The urban development of Luxembourg from the mid-16th century up to recent times still remains largely unexplored. A surprising fact, as Luxembourg has undergone particularly profound processes of change compared to other European cities. From a medieval town of medium size to an early modern fortified city, which could rid itself of its inhibitory military corset only after 1867, on to a modern European capital of the early 20th century and after World War II to one of the three capitals of the EU and an international financial centre.
Since 2016, a research project of the University of Luxembourg at the Institute for History (IHIST) in close collaboration with the city of Luxemburg is investigating research into the development of an interactive, dynamic website, providing insights into the history of the urban development at single building level scale.
Part of an international research network
Luxatlas is part of the research network on Historical Town Atlases (HTAs) in Europe, a project, that was launched by the International Commission for the History of Towns (ICHT) in 1955. It is coordinated by the Atlas Working Group of the ICHT. The basic research idea was to use town plans as a means of understanding urban development. Because they allow insights into phases of urban growth and enable comparative studies of the historical topography of European towns. The project became a unique success story: With well over 520 published volumes to date.
Most of the HTAs published so far are available in printed form, as large-format folders containing folded maps, picture panels and text booklets. Luxatlas is one of the first to opt for a completely digital and interactive publication, based on open-source software, intended solely for online publication on the Internet.
The Luxatlas represents a collection of maps and structures (e.g., building, fortress, streets) combined with explanatory texts, chronological tables and images. On this basis, the historical town atlas documents historical processes of change diachronically for research purposes and education (university and school), for people interested in history (public history) and for municipal departments (supporting preparations for urban development projects). But the pure visualisation of research results is not the main focus of the project. The town atlas itself serves as an important tool for the acquisition of new knowledge. It is only by means of cartographic representations that comparisons can be made of various historical development processes in Luxembourg. The superimposition of different cartographic time layers enables users to visualise and analyse specific questions individually. The town atlas, therefore, offers a basis for further research on urban development. It is only through the cartographic presentation of historical, architectural, economic and urban development information that the distribution of certain spatial phenomena becomes visible and can then be interpreted and analysed. In this way, the interactive map becomes a central instrument for acquiring additional knowledge.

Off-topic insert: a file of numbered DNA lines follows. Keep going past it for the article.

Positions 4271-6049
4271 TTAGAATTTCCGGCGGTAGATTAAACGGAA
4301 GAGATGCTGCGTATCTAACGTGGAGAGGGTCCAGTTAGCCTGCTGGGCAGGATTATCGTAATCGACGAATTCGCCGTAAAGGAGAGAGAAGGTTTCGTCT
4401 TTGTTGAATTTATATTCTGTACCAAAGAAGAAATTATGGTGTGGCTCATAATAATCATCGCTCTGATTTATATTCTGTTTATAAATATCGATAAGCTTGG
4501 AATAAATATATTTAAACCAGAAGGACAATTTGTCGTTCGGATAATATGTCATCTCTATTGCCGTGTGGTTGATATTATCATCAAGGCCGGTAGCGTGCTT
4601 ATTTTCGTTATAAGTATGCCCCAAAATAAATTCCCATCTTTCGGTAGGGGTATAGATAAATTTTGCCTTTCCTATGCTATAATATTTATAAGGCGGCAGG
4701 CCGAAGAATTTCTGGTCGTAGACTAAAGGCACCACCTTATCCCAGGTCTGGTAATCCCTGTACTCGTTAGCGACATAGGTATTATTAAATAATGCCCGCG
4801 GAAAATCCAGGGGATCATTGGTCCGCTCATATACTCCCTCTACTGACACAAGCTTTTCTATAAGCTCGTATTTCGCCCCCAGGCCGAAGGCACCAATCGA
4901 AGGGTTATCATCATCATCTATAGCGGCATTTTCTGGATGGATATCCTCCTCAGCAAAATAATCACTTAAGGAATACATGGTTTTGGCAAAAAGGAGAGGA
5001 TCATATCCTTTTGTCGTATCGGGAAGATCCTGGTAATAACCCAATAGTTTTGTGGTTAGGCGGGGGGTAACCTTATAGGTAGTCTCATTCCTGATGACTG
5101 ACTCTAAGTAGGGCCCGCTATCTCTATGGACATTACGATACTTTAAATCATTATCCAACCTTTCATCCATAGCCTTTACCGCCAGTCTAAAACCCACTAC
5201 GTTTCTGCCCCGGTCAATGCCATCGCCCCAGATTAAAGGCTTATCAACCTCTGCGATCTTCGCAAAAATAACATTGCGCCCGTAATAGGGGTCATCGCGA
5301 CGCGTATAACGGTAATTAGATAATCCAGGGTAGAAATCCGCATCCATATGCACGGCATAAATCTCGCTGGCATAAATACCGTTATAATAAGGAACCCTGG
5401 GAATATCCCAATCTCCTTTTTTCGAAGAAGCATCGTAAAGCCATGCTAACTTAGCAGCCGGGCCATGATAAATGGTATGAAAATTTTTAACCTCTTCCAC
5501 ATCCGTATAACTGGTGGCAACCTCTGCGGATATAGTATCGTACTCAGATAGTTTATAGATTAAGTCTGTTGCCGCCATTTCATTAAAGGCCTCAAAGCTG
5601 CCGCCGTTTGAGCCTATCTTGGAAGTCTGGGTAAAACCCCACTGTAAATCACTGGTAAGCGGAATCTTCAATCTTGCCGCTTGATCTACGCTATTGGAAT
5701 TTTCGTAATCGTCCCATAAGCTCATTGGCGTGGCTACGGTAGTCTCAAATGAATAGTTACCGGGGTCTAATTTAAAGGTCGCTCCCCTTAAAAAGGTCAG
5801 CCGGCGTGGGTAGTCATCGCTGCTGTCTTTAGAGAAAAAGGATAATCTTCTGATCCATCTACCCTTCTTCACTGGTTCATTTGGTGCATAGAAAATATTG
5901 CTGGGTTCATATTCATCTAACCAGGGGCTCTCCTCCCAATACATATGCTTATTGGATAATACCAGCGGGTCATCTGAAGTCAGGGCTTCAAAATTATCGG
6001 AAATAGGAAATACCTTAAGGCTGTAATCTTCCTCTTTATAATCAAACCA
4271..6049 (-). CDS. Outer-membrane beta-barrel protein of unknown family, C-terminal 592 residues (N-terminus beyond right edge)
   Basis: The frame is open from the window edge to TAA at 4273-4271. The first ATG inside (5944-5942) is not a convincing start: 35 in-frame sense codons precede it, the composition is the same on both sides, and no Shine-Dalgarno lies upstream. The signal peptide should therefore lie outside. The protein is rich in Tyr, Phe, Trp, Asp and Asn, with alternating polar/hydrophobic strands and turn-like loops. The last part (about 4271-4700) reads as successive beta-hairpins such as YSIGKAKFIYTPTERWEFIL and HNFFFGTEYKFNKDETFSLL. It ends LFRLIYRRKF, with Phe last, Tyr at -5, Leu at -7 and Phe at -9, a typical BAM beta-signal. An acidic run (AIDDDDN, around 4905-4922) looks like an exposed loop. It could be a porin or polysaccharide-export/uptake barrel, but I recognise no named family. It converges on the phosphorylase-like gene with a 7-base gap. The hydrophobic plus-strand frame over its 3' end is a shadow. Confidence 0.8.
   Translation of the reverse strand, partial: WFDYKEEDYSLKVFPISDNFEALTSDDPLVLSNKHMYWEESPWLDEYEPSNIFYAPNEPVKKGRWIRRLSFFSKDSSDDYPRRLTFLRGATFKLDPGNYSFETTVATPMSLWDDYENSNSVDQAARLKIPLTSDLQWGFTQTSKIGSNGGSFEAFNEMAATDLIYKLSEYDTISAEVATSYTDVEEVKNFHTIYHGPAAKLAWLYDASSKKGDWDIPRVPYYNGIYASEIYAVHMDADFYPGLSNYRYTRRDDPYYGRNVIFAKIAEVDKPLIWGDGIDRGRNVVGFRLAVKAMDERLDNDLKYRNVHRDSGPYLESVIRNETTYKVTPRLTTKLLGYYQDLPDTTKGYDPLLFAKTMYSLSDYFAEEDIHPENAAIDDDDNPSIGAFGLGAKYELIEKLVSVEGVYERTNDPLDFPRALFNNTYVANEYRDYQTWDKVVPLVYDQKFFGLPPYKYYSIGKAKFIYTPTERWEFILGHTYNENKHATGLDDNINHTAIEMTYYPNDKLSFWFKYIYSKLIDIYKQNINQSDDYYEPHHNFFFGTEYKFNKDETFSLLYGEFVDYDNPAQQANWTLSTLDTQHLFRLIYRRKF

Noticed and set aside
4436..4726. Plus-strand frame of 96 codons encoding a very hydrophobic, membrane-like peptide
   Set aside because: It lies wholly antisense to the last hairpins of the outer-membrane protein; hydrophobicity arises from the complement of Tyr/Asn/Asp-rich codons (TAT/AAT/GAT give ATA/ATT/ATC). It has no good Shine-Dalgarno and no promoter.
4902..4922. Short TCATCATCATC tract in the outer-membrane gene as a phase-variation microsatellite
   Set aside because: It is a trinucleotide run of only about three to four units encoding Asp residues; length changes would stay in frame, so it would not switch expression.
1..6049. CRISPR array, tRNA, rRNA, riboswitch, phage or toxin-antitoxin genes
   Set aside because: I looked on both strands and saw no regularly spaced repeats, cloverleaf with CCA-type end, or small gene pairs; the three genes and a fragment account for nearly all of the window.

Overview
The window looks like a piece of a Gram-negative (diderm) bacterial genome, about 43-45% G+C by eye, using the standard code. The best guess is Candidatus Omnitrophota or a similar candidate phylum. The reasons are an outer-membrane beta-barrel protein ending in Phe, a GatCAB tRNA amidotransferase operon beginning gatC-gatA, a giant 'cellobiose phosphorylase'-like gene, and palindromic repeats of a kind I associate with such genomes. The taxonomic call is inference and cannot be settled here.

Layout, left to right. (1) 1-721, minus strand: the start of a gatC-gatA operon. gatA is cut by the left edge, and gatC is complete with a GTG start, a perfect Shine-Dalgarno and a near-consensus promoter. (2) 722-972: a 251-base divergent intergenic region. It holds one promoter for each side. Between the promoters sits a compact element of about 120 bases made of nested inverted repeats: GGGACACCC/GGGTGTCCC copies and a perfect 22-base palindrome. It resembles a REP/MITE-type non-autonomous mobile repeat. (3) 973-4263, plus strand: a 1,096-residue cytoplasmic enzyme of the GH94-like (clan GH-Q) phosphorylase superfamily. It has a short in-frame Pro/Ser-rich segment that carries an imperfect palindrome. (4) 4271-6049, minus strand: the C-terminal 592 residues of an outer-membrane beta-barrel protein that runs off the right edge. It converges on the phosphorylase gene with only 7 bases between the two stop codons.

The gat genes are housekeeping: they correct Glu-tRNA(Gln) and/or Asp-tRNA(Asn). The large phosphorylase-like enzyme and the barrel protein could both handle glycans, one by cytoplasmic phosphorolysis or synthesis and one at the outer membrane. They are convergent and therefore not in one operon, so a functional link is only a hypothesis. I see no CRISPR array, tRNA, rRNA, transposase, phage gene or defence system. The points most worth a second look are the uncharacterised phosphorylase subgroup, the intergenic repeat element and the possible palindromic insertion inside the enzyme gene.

Meanwhile, a large number of texts, several hundred photos as well as 63 map layers and 3 story maps have already been published within the Luxatlas.
Converting analogue data into interactive digital maps
The realisation of the project mainly consists of two parts:
- The collection, pre-processing and digitization of historical maps, plans and other data from the mid-16th century until today and
- The exploration, setup and visualization of an interactive mapping tool as a web-atlas.
Within the primary part, historical maps and aerial photos have been geo-referenced, harmonized and digitized illustrating the state of Luxembourg within today’s municipal boundaries. For the years 1820, 1862, 1867, 1962 and 2017, we were able to base our work on cadastral maps whose accuracy extends to the building ground plans. Due to the unsatisfactory record of sources, we were not able to determine further high-resolution maps with plot footprints.
Since all ground plans in the different time layers have been recorded into the GIS (for example, almost 25.000 for 2017), additional historical data can be linked to each building.
Connecting historical data with geolocated structures
Within the second part, an infrastructure has been set up connecting centralized data storage (backend) through an easy-to-use browser interface (frontend). This setup has been mainly realized considering open-source technology.
While considering centralized data storage as key for efficient cooperation between disciplines, a clear distinction between systems and tasks on all levels has been realized. The system is in a constant process of optimization including user feedback.
The implementation of historical information (explanatory texts, chronological tables, images) for selected buildings and infrastructures with a particular historical relevance and for specific thematic story maps is still ongoing.
In addition to geolocated structures (2D), research on the preparation and implementation of a vertical dimension (3D) is currently taking place.
Luxatlas as Local Time Machine Project
Visit Luxatlas on our Local Time Machine platform to learn more (website, project partners etc.) and make sure to follow the project on social media.